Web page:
February 3, 2015 at 8:23AM


SWITCHING FROM T2i- What are my options?

I'm a high school film student whose been shooting films on the canon t2i for over 4 years now, pushing it to it's limits. The prospect of purchasing a new camera is always there, but I'm always hesitant when I realize regular viewers might not notice a large difference in quality. If I'm putting a few thousand dollars into a camera I'd really like the investment to be impactful on my work. Any ideas? Should I switch? If so, to what camera? I shoot tons of short films for myself, festivals and corporate videos locally. I'm more interested in the narrative short film format, not doc work or filming in no light situations. $6,000 is my lil' student budget. The GH4, A7s and Blackmagic peak my interest. Any help is greatly appreciated!


-A short trailer I recently shot on the T2i. Hopefully gives you an idea of what kind of work I do and what camera would benefit me the most!

February 3, 2015 at 8:25AM

Denis Berberovic
Student Filmmaker

If you can wait until NAB 2015 ( around the middle of April ), there may be some new cameras introduced that could shake up the gear market. If you can't wait, then any of the three cameras you mentioned ( GH4, A7S, BMPCC 4K ) would be a good choice.

I'm partial to the GH4 and A7S because these cameras are fairly light weight and can be mounted on one of the smaller gimbals for smooth tracking shots. ( what I've seen shot with the $700 Nebula 4000 pistol-grip gimbal blows me away, and there is another pistol-grip gimbal coming out at NAB this year )

You may also want to factor in audio and lighting gear if you don't already own much in either of these departments.

February 3, 2015 at 2:53PM, Edited February 3, 2:53PM

Guy McLoughlin
Video Producer

It is unlikely that your audience will notice one bit of difference using a T2i or a Gh4.
The chance of your audience viewing it on a projected screen is Nil. The only way I know of is at a film festival. The likely way your audience will be on youtube or vimeo where the size of the video and compression will wipe out any perceived differences. People do not look at films under the microscope, it is an experience for them. So, if you want higher quality, you find that in better actors, better costume, better audio, better story and better camera operation and editing. Altho I just gave away my T2i to my granddaughter who is a teenage photographer, I have a high respect for this camera and esp if using a lilliput monitor with Magic Lantern. I have two other ap-c, I can buy a more expensive camera, but when you factor in how the video will be viewed, there is virtually no advantage in more expensive cameras except for slow motion.

March 5, 2015 at 7:52AM


If OP already had a non-entry level camera, this advice would be sound. However, OP has the T2i which is highly restricting due to its dynamic range. Even 360p displays the difference in DR. I use a T3i and a Sony XDCAM and I'll sometimes use the XDCAM because it has greater DR even when cinestyle/ML is used. A good idea would be to bump up to a cam that has more dynamic range capabilities so you can work in more diverse conditions but it doesn't need to be much fancier than the t2i/t3i to get to the point where an online audience wouldn't notice but I believe they'd notice a difference between t2i and something else because the t2i/t3i just falls so short in that regard.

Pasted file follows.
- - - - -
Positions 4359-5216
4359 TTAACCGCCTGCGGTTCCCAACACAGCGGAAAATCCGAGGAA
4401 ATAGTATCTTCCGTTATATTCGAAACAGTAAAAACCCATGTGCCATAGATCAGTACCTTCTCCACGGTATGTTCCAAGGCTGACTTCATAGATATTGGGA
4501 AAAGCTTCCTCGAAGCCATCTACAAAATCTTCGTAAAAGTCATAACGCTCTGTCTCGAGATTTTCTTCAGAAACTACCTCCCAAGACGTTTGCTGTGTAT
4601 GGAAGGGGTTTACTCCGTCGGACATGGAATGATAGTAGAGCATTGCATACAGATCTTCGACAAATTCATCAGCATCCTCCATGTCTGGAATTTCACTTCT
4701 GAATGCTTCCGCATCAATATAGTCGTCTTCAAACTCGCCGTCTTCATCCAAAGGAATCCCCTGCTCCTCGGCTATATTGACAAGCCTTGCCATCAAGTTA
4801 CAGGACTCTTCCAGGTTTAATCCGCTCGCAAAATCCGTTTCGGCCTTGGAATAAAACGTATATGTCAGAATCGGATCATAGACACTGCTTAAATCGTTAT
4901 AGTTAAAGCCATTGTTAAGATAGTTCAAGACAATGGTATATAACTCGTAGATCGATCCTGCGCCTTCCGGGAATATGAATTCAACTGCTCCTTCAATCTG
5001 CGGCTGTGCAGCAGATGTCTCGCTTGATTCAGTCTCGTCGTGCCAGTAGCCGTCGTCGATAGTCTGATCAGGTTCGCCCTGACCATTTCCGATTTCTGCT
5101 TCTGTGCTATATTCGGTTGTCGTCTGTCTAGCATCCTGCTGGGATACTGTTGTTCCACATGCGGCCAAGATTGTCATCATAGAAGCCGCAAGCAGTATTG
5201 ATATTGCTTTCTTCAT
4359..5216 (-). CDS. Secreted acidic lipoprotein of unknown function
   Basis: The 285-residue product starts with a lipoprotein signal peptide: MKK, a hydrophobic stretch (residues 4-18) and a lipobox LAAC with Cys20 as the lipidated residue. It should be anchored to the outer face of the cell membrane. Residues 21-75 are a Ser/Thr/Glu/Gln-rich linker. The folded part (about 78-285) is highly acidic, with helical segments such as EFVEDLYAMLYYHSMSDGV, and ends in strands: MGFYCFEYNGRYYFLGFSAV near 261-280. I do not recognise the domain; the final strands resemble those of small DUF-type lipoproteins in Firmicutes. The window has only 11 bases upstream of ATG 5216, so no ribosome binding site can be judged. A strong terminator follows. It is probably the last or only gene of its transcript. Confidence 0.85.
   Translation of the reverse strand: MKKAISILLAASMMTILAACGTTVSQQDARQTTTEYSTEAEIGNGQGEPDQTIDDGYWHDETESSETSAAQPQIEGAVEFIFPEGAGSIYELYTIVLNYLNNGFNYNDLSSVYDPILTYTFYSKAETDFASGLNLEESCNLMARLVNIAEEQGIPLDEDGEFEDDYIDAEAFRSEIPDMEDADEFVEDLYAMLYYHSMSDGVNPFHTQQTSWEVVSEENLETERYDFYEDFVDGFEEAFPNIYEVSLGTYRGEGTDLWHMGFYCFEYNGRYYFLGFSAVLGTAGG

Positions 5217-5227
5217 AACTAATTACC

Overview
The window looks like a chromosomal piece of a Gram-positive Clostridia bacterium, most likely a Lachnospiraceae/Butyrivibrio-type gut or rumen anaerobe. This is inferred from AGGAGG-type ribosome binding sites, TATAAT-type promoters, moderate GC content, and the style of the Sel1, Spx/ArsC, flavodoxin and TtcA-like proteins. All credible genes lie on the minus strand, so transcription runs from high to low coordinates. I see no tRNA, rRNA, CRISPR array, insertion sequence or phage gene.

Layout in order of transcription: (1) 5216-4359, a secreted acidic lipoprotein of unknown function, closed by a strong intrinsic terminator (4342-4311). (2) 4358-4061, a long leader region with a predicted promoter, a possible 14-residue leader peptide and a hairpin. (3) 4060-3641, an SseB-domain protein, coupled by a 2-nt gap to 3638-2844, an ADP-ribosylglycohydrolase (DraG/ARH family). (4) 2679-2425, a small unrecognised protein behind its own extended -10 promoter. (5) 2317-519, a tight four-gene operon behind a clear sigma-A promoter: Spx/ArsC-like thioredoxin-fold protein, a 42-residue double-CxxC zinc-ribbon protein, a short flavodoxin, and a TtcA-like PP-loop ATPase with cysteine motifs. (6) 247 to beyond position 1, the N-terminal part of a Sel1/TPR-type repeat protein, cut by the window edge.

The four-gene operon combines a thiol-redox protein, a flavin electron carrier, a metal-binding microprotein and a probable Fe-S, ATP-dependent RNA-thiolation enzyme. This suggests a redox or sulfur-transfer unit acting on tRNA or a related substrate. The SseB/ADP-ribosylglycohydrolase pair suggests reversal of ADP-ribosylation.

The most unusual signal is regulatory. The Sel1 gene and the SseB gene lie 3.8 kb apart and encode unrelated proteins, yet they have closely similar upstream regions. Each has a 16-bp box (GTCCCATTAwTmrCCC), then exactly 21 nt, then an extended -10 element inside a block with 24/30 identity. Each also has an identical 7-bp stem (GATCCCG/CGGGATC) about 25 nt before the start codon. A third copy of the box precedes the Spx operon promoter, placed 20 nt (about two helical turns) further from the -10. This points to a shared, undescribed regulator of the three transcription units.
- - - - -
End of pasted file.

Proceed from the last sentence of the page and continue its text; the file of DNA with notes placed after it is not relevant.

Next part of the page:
May 22, 2015 at 8:37AM


You are clearly better than the average bear - I recommend a camera that shoots RAW. I think you'd like the BMPCC.

May 17, 2015 at 4:52PM


In July, Blackmagic is releasing the Ursa mini. The 4k EF mount version goes for $3000 which is around-ish the same price as BMPC 4K. It also has the exact same sensor (and the sensor chamber is removable so owner can upgrade sensors themselves later on with same body (body is "future-proof")) as the 4K cinema camera but is far more ergonomically designed, has accessories for run&gun capabilities, has real audio levels. BM basically took ALL feedback from what was wrong with the 4K cinema cam and mashed it with a smaller Ursa and BOOM! Ursa mini. If it shoots anything like its older brother, I'm REALLY excited.

May 22, 2015 at 8:28AM


Alex have to disagree with you, esp since I am very familiar with this camera and the rebel line.
The op is trying for higher quality by buying another camera, but the truth is, the T2i is not just a good camera, but a great camera and the way people see content will not make a bit of difference at all. The key is to use the t2i well, but if he sucks with the t2i, he will suck on every camera. The key to quality is in how the camera is operated and set up, then lighting makes a huge difference and so does audio, but a more expensive camera not so much. If you cannot get stunning video out of the T2i, it is not the cameras fault, but the fault of the operator. Investing in yourself has the best pay off. Likely Dave Dugdale at learningvideo.com has a tutorial on the t2i that will get him squared away. If you cannot operate the T2i for max benefit, then maybe you should try getting some help. This advice I have taken for myself and made a huge difference. As does composition, lighting, audio etc

December 2, 2015 at 8:15PM, Edited December 2, 8:17PM


I think the option is this speaking directly to you op. Your option is to learn to use the T2i effectively and beautifully or with the same skill set at present attempt to substitute a more expensive camera for skill and knowledge. The truth is there is no camera made that can make up for a lack of skill, knowledge and experience. Good luck.

December 3, 2015 at 10:25AM


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